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September 11, 2009

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Gold demand to retain sparkle

CHINA'S retail gold demand is likely to maintain a stable double-digit growth in the second half of the year even if bullion prices rally above US$1,000 an ounce again, a key industry body said yesterday.

First-half sales of gold in the world's second-biggest market rose 14 percent year on year to 446.6 tons.

Gold prices broke the US$1,000 support level on Tuesday in London for the first time in seven months before falling back. Analysts are divided about prospects for a further rally.

"A higher price is a two-edged sword," said Wang Lixin, general manager of World Gold Council in China. "On one hand, the strong momentum may woo more investment demand. On the other hand, higher prices may discourage jewelry demand."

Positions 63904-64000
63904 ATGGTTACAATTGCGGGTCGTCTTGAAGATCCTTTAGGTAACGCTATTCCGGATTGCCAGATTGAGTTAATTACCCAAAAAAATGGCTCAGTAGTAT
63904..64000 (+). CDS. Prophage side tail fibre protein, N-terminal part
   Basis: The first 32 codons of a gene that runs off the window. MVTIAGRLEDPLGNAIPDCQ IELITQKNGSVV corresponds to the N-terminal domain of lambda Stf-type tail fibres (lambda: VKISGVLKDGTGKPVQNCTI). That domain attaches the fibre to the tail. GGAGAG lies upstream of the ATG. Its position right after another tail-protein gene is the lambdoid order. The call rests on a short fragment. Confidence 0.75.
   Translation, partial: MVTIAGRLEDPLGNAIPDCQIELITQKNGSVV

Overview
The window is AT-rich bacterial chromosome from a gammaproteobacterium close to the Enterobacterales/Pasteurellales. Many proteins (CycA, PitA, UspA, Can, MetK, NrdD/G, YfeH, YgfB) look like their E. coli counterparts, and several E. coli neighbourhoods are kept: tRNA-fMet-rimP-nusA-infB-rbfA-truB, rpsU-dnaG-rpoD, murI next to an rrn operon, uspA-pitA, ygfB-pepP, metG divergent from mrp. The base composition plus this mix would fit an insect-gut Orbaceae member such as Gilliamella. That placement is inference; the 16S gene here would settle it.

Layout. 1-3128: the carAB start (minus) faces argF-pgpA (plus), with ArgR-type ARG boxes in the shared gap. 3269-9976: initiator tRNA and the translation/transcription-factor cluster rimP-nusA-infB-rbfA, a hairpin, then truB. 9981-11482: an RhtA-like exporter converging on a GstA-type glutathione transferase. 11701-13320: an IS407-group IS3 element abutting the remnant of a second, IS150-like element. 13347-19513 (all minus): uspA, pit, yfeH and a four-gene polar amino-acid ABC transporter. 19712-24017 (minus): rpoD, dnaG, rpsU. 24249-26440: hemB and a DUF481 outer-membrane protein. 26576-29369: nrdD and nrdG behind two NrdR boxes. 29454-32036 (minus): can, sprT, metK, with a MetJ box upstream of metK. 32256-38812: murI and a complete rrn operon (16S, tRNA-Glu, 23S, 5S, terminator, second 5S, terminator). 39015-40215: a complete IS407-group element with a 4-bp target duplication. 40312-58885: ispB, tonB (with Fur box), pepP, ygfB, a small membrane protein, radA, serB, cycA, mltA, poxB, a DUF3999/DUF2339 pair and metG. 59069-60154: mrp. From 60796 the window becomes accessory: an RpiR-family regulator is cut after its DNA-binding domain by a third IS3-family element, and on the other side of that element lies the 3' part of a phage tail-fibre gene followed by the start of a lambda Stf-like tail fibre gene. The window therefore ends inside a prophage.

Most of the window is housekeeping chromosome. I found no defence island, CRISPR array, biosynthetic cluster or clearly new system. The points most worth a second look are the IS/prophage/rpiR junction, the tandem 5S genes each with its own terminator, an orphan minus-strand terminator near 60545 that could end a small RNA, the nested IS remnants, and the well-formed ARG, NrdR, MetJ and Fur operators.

In the first half, sales of gold to investors soared 62 percent while jewelry sales rose 7 percent. Excluding China, gold jewelry sales plunged 26 percent worldwide.

"Wide fluctuations in bullion prices are more likely to influence gold demand than just prices themselves," said Wang, who added that he expects gold demand in China to grow in line with its rising economy.

China's economy expanded 7.1 percent in the first half, and growth in the second quarter came in better at 7.9 percent.

Aram Shishmanian, chief executive officer of the WGC, said earlier this week that investors were turning to gold as they seek assets which preserve their wealth, whatever the financial weather.


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